In imaging, the choice of an observation scale is conventionally settled by the operator in charge of the image acquisition, who is left alone with tuning the framing and zooming parameters of the imaging system. In a somewhat decoupled manner, the operator in charge of processing the data has access to the images after their acquisition, and seeks to extract information from the observed scene. This Letter proposes a manifestation of the interest of an alternative joint acquisition-processing approach. We demonstrate with quantitative informational measures how the choice of an observation scale can be directly related to the performance of the final information processing task. Illustrations are given with various tools from statistical information theory with possible applications of practical interest to any noisy imaging domains.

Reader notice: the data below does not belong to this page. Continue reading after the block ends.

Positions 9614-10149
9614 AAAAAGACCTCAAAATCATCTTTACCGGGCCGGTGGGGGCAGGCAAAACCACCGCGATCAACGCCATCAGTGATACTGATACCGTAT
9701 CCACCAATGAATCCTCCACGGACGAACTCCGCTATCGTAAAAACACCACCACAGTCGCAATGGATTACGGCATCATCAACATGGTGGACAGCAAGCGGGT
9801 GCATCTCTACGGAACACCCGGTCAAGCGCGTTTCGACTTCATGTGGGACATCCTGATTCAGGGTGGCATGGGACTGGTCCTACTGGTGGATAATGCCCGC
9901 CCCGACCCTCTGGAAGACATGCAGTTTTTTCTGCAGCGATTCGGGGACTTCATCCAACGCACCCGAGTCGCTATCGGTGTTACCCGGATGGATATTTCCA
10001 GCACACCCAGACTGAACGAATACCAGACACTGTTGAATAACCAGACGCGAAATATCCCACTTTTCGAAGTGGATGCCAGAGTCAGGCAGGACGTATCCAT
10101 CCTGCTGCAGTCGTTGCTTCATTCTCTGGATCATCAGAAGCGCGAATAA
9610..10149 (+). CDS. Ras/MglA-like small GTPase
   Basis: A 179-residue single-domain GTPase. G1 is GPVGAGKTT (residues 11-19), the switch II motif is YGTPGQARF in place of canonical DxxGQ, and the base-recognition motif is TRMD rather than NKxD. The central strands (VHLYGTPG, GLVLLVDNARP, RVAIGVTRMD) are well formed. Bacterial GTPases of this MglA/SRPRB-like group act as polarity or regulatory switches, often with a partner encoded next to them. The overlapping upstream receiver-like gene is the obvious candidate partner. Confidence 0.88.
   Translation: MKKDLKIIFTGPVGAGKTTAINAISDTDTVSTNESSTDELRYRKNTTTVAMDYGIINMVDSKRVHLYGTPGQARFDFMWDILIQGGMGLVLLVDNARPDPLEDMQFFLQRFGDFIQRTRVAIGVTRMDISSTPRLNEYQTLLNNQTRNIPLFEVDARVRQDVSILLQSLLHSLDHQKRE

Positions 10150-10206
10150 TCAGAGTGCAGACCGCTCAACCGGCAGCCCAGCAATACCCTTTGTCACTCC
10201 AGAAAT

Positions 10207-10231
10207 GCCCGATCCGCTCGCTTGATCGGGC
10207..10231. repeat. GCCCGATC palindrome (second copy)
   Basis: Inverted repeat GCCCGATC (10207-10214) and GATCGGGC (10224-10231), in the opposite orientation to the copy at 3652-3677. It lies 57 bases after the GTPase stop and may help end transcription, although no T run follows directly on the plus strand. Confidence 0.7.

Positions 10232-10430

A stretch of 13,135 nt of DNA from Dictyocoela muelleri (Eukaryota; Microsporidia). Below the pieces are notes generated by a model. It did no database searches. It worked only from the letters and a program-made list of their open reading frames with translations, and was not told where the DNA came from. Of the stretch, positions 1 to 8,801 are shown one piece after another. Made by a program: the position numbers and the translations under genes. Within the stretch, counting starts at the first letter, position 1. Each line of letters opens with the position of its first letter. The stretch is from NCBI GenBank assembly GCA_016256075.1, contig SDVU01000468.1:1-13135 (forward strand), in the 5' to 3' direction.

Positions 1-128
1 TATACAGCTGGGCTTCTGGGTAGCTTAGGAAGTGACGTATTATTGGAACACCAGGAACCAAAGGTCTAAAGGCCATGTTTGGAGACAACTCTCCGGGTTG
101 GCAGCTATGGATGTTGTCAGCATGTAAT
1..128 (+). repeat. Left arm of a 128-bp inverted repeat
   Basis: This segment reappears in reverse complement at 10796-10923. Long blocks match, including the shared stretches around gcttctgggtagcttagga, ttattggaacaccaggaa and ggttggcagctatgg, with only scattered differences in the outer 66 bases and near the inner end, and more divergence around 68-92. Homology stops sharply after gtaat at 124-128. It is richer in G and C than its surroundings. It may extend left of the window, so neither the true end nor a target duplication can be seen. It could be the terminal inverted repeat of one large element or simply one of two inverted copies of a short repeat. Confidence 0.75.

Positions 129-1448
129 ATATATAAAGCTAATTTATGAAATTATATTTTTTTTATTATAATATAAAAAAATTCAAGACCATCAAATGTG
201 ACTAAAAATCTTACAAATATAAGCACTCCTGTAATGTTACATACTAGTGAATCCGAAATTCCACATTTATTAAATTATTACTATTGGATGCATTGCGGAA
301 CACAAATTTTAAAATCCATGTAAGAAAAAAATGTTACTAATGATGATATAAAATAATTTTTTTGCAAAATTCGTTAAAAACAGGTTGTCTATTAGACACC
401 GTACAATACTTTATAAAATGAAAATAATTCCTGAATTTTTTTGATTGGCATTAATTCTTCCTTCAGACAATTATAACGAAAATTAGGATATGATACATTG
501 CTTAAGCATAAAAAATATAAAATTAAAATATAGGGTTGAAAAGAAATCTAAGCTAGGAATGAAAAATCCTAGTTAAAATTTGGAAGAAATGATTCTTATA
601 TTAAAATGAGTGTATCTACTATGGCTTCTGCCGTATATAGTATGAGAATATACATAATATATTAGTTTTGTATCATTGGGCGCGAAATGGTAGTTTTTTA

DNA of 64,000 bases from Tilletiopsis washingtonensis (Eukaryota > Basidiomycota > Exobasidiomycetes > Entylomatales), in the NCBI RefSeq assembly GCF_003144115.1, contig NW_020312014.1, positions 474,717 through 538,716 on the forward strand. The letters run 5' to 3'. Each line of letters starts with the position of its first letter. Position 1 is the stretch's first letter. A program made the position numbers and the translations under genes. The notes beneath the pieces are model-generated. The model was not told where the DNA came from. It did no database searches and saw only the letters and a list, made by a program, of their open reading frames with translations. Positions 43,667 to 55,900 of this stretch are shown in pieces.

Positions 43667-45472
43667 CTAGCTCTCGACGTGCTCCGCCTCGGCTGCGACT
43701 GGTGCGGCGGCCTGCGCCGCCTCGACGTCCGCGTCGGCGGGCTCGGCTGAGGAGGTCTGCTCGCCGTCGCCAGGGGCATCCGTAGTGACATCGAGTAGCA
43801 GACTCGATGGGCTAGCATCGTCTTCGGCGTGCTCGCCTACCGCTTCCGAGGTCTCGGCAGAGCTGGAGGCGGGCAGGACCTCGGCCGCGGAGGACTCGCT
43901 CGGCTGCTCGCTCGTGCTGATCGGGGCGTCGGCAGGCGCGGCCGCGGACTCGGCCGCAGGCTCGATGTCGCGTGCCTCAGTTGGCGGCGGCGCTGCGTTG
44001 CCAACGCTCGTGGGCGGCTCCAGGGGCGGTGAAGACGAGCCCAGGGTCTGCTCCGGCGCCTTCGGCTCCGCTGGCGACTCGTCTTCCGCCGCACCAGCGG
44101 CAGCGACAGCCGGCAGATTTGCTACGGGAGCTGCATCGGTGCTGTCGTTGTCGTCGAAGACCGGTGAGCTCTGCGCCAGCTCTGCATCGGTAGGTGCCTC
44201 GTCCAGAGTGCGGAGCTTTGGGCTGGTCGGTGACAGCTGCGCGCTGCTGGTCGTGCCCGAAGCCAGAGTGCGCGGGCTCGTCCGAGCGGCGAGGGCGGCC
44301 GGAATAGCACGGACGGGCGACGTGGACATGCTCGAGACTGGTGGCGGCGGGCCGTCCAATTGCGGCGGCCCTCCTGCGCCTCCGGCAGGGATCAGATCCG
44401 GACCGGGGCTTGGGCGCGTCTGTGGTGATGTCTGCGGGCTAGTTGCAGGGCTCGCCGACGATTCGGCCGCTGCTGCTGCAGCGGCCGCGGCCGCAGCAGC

© 2011 Optical Society of AmericaFull Article | PDF Article
Alain Philippe Kattnig and Jérôme Primot
J. Opt. Soc. Am. A 23(10) 2396-2405 (2006)
Fangfang Shen and Eric Clarkson
J. Opt. Soc. Am. A 23(10) 2406-2414 (2006)
Harrison H. Barrett, Kyle J. Myers, Nicholas Devaney, and Christopher Dainty
J. Opt. Soc. Am. A 23(12) 3080-3105 (2006)